LBHK
LBHK
6 years ago
Reply to  Observant One

Dubai businesses would love that! Yet more business for them and less business here

AEC
AEC
6 years ago
Reply to  Observant One

the juiced up ones are usually sleeping through Friday morning.

Expat77
Expat77
6 years ago

I stand by the decision. We have to obey local rules..its a matter of just 90 min. But I see many clinics are also open at Friday noon.

Unrelated news.. Sponsor free visas and pensions in Dubai soon for professionals….wish it comes in Qatar too

facty
facty
6 years ago
Reply to  Expat77

The sponsor free visas is only a recommendation made by the Dubai economic council. It is similar to the CMC in Qatar. Recommendations are not binding and whether it will be implemented is to be seen. It is also only for certain highly skilled categories.

desertCard
desertCard
6 years ago

I’ve seen the least tolerant in Mecca where religious police with cane sticks walked around at call to prayer and people cowered in fear when they walked by. The whipping I saw one man take was pretty nasty and uncalled for. Then I go to KL during last days of ramadan. Those who are fasting do, those who are not were free to eat in the mall restaurants. The first group said nothing to the second group and life went on. As my driver put it. “We’re not locked in the stone age like the gulf, we’ve progressed”.

Observant One
Observant One
6 years ago
Reply to  desertCard

Same same Turkey and Indonesia (largest Muslim country by practicing population in the world).

The Turk
The Turk
6 years ago
Reply to  Observant One

Turkey? I am not sure where you have been but definetly not Turkey. All restaurants and bars are open during the ramadan. Nobody cares about if you pray or not. Thats between you and the god.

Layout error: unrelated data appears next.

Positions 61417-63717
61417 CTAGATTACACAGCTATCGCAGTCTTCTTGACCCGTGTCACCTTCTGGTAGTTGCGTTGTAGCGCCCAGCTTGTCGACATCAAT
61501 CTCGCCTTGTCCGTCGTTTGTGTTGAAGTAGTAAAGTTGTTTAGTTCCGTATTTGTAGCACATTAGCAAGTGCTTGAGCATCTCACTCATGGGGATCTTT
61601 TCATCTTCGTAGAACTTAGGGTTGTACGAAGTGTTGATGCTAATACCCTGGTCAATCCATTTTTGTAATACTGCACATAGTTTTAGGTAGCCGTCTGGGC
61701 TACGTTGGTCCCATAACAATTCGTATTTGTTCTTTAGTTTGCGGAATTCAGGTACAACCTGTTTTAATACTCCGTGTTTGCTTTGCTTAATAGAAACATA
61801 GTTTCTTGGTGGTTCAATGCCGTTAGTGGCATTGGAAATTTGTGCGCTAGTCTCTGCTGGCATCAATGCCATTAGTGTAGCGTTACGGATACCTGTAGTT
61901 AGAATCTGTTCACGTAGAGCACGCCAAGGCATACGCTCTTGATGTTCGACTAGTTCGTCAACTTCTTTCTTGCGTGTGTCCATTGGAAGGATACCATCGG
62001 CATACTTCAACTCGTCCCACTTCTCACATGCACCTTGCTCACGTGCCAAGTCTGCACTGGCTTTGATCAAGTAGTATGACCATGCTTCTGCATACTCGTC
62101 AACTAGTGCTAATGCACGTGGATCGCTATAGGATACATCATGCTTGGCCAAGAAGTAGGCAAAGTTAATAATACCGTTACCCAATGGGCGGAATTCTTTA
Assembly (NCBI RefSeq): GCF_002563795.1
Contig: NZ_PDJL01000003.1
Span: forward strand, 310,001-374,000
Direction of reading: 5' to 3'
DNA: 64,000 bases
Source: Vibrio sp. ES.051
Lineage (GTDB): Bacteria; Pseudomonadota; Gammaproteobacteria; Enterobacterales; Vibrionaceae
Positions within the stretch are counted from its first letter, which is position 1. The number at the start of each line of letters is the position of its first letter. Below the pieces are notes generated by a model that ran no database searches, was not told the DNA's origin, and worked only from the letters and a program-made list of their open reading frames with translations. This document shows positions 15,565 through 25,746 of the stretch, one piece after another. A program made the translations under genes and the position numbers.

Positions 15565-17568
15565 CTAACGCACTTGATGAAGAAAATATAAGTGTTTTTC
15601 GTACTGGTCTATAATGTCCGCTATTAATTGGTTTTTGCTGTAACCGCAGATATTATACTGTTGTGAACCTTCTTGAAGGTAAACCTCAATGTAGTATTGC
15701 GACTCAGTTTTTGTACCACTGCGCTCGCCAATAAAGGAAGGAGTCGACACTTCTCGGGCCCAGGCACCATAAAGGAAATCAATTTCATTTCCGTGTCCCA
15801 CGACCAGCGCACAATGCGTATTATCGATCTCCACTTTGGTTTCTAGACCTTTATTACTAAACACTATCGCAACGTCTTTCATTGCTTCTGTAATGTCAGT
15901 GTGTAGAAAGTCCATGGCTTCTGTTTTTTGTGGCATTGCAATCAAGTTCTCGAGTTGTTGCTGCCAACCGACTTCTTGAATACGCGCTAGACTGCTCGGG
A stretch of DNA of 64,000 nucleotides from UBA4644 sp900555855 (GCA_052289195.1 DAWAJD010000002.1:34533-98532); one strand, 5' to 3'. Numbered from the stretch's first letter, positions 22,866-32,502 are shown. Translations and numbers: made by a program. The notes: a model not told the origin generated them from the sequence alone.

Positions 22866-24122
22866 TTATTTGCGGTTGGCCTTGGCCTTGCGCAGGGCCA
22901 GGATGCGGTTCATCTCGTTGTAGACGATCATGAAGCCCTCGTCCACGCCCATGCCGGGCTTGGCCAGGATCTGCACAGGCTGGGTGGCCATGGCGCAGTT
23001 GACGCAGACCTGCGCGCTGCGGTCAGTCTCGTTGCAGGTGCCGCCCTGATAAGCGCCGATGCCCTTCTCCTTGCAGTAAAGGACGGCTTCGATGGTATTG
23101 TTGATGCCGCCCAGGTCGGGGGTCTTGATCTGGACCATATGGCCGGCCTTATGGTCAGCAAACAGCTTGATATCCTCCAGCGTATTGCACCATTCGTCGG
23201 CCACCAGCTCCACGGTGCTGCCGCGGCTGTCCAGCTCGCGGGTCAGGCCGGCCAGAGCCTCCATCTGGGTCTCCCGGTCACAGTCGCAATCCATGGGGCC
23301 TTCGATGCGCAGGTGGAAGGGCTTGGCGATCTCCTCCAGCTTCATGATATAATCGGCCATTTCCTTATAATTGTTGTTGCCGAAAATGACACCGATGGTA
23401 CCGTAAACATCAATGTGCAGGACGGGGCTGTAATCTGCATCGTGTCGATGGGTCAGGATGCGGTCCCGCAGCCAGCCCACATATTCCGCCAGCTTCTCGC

Anonymouse
Anonymouse
6 years ago
Reply to  The Turk

That’s what she is saying, Turkey is like KL. Though to be honest, I find the east of Turkey to be quite uncomfortable and intolerant.

facty
facty
6 years ago

Wonder what people here are complaining about. It would be better if the shops are closed for half a day on Fridays. That gives the workers a much needed break. It is even surprising seeing the comments. In most european countries, shops don’t open on Sundays and in ones that open the working hours are restricted. In some states in Australia, shops are closed on Sundays. The Qatar govt has asked for the shops to be closed for just 90 minutes. I guess after living here for few months, some people have got too comfortable with the ways of life here. Simple planning will help you to avoid any problems. Its not a lot to ask for. Stop whining about each and every thing.

Phoe
Phoe
6 years ago
Reply to  facty

I don’t have an issue if it’s done for the workers but some of us (including myself) have only one day off and so when nothing opens on Friday until 13:00, that’s half my day off wasted with not much to do. It’s not the biggest problem ever but it’s an inconvenience.

MIMH
MIMH
6 years ago
Reply to  Phoe

Great point, people complain about the treatment of low income workers but are happy for them to be denied services for half a day on their only day off for a spurious reason.

Biela
Biela
6 years ago
Reply to  facty

exactlyyy……..

greylag
greylag
6 years ago

There are many Western countries which still have ‘blue laws’, whereby it is illegal to open shops at all on Sunday. Australia comes to mind. So what’s the difference?

greg
greg
6 years ago
Reply to  greylag

Two things.
Labour law
Labour Rights

MIMH
MIMH
6 years ago
Reply to  greylag

I don’t think we can hold Australia up as a good example for many things.

greylag
greylag
6 years ago
Reply to  MIMH

))

Observant One
Observant One
6 years ago
Reply to  greylag

All stores can no open on Sunday, that law went out in about 1985.

greylag
greylag
6 years ago
Reply to  Observant One

Well I was in Perth about 2000 and still couldn’t shop on Sunday.

shairabu
shairabu
6 years ago

Lulu Barwa city is open on fridays without break.

darla
darla